Beyond the main conflict and storyline, there are a whole pile of sub-plots that only serve to muddy this already muddy mess. Ikaris and Sersi have a romantic relationship, including a sex scene on a beach. Prior to this scene, their relationship is developed by the two of them noting that Earth is beautiful and helping some ancient peoples do chores, then Ikaris disappears on her for 500 years until showing up again in present times. Druig and Makkari appear to also have a relationship, but who has time for that? Thena is freaking out and trying to kill the others, so Gilgamesh cares for her in the middle of a desert for centuries. Phastos is upset that he can’t give humans more inventions, so he settles down with a family in the suburbs. Kingo becomes a Bollywood star because the film needs some comedic relief. Sprite is a moody adolescent because the film needs some juvenile angst. Ajak is keeping the true mission a secret and lies to them all that the Deviants have been defeated, but they can’t go home yet. Druig is upset that they can’t intervene to stop humans from killing each other, so he intervenes during a massacre of Incans by conquistadors. And during all of this, and I can’t stress this next point enough – you will not give even the tiniest shit about any of it or any of them.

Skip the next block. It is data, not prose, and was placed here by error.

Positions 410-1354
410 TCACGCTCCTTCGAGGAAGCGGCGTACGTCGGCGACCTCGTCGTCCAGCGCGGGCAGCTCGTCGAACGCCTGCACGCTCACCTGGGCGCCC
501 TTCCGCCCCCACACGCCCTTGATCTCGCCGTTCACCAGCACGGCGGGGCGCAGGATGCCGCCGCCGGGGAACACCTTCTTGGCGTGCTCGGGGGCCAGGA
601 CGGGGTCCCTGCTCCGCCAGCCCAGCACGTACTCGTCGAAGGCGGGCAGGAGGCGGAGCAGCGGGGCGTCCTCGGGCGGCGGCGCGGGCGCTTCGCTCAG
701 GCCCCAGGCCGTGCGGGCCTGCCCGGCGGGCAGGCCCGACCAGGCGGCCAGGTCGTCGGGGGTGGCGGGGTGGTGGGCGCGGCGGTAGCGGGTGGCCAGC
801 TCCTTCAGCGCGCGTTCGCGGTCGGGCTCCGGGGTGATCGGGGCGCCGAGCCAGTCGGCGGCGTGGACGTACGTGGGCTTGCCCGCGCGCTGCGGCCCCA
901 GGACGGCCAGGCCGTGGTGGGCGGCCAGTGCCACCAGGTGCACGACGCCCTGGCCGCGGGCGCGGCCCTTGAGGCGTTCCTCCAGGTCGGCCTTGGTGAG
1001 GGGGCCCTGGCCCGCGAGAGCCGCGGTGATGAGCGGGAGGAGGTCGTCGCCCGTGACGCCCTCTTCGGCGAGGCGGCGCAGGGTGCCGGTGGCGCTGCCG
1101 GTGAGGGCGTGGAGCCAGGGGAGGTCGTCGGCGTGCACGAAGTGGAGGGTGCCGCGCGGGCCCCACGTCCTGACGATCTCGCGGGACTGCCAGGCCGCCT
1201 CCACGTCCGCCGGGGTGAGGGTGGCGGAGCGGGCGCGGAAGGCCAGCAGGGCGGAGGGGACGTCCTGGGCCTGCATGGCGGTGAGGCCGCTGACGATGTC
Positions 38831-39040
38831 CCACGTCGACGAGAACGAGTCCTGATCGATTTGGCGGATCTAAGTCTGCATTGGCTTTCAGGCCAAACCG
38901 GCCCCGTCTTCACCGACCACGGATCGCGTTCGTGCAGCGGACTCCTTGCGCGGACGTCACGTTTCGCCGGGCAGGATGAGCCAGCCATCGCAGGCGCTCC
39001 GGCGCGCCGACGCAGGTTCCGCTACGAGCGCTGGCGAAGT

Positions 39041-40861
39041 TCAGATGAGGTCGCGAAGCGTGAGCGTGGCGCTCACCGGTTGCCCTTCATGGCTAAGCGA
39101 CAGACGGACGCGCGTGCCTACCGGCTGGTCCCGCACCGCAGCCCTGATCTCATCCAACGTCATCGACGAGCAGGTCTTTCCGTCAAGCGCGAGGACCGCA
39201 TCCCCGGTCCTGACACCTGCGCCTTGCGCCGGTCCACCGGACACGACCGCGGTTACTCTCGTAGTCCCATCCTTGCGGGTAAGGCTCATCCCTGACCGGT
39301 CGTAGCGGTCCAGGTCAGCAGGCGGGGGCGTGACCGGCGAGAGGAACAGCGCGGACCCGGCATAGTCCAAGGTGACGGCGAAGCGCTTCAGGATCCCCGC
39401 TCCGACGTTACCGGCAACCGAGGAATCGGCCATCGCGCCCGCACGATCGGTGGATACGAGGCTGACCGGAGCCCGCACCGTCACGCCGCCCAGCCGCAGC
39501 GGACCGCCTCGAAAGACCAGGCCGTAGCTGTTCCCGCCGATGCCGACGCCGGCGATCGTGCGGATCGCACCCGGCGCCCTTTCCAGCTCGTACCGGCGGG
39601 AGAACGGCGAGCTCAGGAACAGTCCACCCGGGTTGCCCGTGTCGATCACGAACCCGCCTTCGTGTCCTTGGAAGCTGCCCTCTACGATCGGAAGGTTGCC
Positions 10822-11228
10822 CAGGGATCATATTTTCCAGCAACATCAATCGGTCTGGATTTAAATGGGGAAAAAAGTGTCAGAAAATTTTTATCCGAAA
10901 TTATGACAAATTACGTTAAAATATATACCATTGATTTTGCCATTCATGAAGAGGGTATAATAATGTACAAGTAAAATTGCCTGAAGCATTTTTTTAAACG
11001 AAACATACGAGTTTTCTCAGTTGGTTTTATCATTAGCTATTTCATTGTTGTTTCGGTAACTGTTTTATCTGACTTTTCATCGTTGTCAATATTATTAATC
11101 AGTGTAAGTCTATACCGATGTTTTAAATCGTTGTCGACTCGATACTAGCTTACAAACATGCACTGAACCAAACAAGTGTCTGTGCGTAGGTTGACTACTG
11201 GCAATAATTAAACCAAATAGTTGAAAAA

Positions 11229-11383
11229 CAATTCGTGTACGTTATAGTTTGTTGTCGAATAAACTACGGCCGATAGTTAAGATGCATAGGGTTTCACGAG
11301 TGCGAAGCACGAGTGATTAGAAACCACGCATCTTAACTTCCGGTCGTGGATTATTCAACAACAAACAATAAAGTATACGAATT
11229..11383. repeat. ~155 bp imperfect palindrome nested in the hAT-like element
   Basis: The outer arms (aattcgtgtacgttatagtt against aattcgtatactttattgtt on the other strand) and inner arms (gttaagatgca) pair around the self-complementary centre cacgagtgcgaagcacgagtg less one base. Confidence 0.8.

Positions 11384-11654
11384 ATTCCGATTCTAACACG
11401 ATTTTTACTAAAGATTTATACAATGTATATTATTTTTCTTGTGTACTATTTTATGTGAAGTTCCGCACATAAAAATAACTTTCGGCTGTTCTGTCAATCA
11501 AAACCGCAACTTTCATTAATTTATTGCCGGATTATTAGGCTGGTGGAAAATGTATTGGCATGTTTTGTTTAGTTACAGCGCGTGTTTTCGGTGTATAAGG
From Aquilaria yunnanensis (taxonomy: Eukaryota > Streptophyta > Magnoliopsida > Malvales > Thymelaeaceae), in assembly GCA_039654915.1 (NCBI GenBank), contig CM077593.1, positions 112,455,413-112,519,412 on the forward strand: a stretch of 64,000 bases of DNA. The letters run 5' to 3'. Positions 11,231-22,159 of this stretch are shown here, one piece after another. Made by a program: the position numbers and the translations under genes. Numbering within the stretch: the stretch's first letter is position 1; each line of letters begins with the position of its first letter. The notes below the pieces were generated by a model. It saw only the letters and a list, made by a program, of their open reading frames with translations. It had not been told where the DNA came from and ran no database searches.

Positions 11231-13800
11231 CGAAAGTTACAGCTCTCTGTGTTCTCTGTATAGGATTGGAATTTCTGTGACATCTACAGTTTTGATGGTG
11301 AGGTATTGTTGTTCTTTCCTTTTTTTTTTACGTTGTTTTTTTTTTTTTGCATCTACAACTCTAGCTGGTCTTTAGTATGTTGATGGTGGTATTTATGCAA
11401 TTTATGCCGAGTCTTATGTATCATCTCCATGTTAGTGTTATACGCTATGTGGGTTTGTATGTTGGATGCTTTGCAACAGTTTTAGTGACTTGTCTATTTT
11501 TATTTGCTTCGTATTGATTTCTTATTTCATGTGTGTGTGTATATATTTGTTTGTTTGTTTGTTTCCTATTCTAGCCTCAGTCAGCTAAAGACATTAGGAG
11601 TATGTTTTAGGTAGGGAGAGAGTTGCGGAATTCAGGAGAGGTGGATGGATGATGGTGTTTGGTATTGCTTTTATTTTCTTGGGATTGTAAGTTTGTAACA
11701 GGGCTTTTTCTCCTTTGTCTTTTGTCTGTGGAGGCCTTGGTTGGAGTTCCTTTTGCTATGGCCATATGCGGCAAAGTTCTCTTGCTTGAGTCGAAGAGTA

Scanning through a bunch of other reviews, every critic is going out of their way to fault the studio and not director/writer Chloe Zhao because Zhao won an Oscar last year for directing Nomadland. I’m just as guilty of accusing studios of meddling as any other critic, but it is malpractice not to place some of this mess on Zhao’s shoulders. Just as one example, a bit of research revealed that Zhao said she patterned Ikaris after Zack Snyder’s Superman. On purpose. If the studio really was meddling that much, wouldn’t at least one suit have threatened to fire her for taking inspiration from the dumpster fire that is the DCEU?
And that fits with the overall feel of Eternals. An overly serious movie featuring lackluster performances, with comic relief that misses far more than it lands, starring far too many poorly developed heroes in a complicated mess of a story, fighting a villain even less developed than themselves and who is ultimately discarded for a different quasi-villain, surrounded by tons of special effects and questionable music choices. It’s a film that asks us to care about a bunch of characters without actually developing those characters. It’s a film that tries to be another Avengers without having done the necessary work beforehand. I know a lot of people are trying to soften the criticism with platitudes like “at least they tried something different,” but that’s not a good thing when the something different is basically everything wrong with the DCEU. It’s been twenty-five movies and three television series – they should know better.
Rating: Ask for all but a dollar back. Marvel can afford it.